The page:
(c) a copy of the certificate from the financial institutions maintaining accounts of the operational creditor confirming that there is no payment of an unpaid operational debt by the corporate debtor; and
(d) such other information as may be specified.
(4) An operational creditor initiating a corporate insolvency resolution process, may propose a resolution professional to act as an interim resolution professional.
(5) The NCLT shall, within 14 days of the receipt of the application:
(i) admit the application and communicate such decision to the operational creditor and the corporate debtor if;
(a) the application made is complete;
(b) there is no repayment of the unpaid operational debt;
(c) the invoice or notice for payment to the corporate debtor has been delivered by the operational creditor;
(d) no notice of dispute has been received by the operational creditor or there is no record of dispute in the information utility; and
(e) there is no disciplinary proceeding pending against any resolution professional proposed under sub-section (4), if any.
The corporate insolvency resolution process commences from the date of admission of the application.
What is a Dispute?
There is a dilemma regarding the ‘dispute in existence’, as it is one of the most common defence that a corporate debtor may take to avoid the CIRP initiated by an Operational Creditor. Dispute is defined in section 5(6) of the Code as:
(a) the existence of the amount of debt;
(b) the quality of goods or service; or
(c) the breach of a representation or warranty.
Further, Section 8(2)(a) of the Code uses the expression –
(a) existence of a dispute, if any, and record of the pendency of the suit or arbitration proceedings filed before the receipt of such notice or invoice in relation to such dispute;
Where section 5(6) of the Code includes any arbitration proceedings as a “dispute”, section 8(2)(a) seems to exclude the same from the definition of dispute. The reason for the same is that, if as per section 5(6) arbitration proceedings are already covered in the definition of dispute, the same need not be explicitly mentioned after using the term “dispute”.
There have been conflicting interpretation as to what constitutes an “existing dispute” by the Mumbai Bench of the NCLT and the Delhi bench.
Essar Projects India Limited vs. MCL Global Steel Private Limited
The NCLT while interpreting the definition of the dispute under the Code, held that dispute in existence means and includes raising a dispute in a court of law or arbitral tribunal before the receipt of the Demand notice issued under Section 8 of the Code. The NCLT held that the dispute raised by a debtor for the first time in its reply to the demand notice cannot be interpreted as the dispute. With the above observations, the NCLT admitted the application.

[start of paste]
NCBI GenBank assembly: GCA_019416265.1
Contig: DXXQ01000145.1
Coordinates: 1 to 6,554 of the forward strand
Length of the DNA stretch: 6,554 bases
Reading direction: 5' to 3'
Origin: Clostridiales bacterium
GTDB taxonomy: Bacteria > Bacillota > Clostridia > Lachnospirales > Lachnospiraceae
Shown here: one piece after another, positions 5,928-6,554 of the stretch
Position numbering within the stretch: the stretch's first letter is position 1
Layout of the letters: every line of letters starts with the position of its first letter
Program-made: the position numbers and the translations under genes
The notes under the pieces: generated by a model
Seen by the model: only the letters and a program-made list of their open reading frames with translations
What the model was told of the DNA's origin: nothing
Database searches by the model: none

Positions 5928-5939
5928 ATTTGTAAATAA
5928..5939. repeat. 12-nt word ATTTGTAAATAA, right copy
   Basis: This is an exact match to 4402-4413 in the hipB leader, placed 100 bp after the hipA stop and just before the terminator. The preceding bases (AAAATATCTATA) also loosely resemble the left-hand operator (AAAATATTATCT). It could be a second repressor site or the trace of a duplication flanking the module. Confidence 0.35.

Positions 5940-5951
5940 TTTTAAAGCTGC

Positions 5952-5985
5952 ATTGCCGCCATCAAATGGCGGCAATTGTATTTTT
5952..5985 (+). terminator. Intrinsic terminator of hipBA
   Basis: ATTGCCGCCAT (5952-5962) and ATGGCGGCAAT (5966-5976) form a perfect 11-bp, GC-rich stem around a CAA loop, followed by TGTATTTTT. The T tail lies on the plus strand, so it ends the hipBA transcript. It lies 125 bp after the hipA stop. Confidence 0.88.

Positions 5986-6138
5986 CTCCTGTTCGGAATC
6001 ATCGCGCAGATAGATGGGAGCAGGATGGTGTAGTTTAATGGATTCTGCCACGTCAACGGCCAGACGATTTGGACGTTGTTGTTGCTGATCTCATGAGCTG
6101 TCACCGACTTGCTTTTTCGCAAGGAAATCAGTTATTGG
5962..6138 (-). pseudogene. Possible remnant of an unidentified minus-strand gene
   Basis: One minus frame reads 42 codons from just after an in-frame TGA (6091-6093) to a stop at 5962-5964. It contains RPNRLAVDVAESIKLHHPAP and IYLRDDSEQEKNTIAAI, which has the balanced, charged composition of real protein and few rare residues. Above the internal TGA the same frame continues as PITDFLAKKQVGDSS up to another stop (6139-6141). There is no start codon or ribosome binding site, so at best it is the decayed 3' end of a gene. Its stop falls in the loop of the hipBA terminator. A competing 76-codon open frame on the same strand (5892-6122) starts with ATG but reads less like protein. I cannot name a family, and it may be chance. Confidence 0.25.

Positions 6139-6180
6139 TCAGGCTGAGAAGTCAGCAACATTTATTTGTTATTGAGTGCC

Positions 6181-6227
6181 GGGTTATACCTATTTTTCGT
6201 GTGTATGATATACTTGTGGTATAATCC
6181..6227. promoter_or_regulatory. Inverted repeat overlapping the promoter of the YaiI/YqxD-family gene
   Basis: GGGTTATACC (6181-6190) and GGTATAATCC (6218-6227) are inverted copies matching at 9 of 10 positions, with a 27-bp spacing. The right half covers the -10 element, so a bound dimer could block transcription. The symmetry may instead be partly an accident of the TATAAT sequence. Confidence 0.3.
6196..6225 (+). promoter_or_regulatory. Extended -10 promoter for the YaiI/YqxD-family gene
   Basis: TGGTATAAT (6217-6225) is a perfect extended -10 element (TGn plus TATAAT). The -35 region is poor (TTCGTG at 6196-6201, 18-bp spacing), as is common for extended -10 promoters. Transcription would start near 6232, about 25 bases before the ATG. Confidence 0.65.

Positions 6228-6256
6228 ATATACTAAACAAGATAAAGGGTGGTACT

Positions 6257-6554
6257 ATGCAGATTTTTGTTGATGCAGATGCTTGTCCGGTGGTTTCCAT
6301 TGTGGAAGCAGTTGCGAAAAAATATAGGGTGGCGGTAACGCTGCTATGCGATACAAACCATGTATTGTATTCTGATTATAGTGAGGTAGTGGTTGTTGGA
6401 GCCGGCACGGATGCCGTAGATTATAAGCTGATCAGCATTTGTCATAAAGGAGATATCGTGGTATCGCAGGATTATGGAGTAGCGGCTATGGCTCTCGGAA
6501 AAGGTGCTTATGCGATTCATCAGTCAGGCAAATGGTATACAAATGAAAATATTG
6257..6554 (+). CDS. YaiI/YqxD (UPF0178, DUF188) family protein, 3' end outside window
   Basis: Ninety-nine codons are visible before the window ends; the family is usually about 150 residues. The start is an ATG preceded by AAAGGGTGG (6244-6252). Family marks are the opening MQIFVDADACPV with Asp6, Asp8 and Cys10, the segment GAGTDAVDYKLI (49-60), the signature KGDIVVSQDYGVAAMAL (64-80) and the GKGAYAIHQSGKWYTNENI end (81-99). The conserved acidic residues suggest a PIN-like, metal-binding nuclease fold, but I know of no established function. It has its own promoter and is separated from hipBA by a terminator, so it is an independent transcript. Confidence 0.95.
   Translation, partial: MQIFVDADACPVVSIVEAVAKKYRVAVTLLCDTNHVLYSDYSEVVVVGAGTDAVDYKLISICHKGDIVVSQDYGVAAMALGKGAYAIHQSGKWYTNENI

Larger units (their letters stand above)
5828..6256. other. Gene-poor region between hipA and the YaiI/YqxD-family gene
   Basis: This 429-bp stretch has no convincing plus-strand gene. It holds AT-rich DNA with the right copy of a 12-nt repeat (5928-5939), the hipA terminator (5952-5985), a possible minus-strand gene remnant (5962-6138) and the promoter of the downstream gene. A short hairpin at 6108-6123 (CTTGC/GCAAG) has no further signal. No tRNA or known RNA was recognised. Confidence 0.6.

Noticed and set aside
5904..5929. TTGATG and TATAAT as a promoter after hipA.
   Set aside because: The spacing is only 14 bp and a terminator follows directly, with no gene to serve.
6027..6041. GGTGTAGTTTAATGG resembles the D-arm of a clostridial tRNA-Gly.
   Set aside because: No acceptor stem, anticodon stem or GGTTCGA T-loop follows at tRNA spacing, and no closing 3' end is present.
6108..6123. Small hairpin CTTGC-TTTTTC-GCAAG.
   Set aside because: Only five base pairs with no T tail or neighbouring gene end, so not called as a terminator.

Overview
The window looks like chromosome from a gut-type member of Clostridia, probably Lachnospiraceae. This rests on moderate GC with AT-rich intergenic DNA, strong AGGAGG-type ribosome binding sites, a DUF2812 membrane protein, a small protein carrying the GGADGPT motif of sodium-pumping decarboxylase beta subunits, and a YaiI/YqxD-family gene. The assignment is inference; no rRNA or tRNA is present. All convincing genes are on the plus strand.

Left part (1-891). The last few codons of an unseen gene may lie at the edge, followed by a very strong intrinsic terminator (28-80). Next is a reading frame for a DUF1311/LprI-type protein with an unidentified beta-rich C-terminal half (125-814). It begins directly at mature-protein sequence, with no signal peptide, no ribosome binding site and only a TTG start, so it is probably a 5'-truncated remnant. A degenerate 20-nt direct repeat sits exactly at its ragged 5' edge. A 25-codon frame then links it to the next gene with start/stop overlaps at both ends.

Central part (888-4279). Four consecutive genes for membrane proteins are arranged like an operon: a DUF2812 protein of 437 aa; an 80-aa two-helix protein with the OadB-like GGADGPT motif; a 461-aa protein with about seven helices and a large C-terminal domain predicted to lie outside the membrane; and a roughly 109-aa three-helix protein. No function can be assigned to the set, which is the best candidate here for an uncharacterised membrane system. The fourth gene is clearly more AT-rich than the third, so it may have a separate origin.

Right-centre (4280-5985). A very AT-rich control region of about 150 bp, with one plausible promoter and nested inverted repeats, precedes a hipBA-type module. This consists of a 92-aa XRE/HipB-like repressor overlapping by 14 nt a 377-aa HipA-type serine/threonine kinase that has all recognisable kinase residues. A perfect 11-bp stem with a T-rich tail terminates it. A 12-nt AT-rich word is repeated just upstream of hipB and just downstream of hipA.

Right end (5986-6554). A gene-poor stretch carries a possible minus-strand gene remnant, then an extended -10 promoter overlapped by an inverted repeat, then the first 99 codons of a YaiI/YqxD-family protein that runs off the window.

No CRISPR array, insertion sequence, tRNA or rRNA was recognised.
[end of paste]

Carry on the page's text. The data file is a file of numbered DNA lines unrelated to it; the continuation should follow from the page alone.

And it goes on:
Though the literal interpretation is deemed to be sufficient to reject the application of the Operational Creditors, as corporate debtors can raise any frivolous dispute, even after the receipt of the Demand Notice under the Code.
However, a directly conflicting decision was provided in the case of One Coat Plaster vs. Ambience Private Limited the NCLT, considering the dispute held that the dispute which was brought up for the first time by the corporate debtor after the receipt of the Demand Notice under Section 7 of the Code can satisfy the definition of a ‘dispute’.
The reasoning of the same bench of the Tribunal is further amplified in the case of Annapurna Infrastructure Private Limited & Ors. vs. Soril Infra Resources Limited, it was held that “the definition of the word ‘dispute’ is not exhaustive but is, in fact illustrative. In other words, a corporate debtor is not left with the only option of showing the existence of dispute by way of a pending suit, arbitration or to show the breach of representation or warranty the corporate debtor would be well within his right to show that goods and services were not supplied at all or the supply was far from satisfactory in case of demand raised by an Operational Creditor. Hence a Corporate Debtor would be well within his rights to reject the demand on any sustainable grounds. It would therefore, depend on the facts and circumstances of each case.”
The Court held that for the corporate debtor, it should ensure that if it is dissatisfied with the quality of goods or services, while payments to such vendors are being withheld, the corporate debtor needs to justify the reason for doing so.
The Code is a comprehensive attempt to try to restructure or revive a company in a time bound manner. The Code is a move towards establishing effective regulatory framework to deal with the insolvency and bankruptcy process. This Code will provide a deterrent effect on the companies and safeguard the rights of the Creditors.
There are more in this series of IBC Revealed, which we will publish shortly.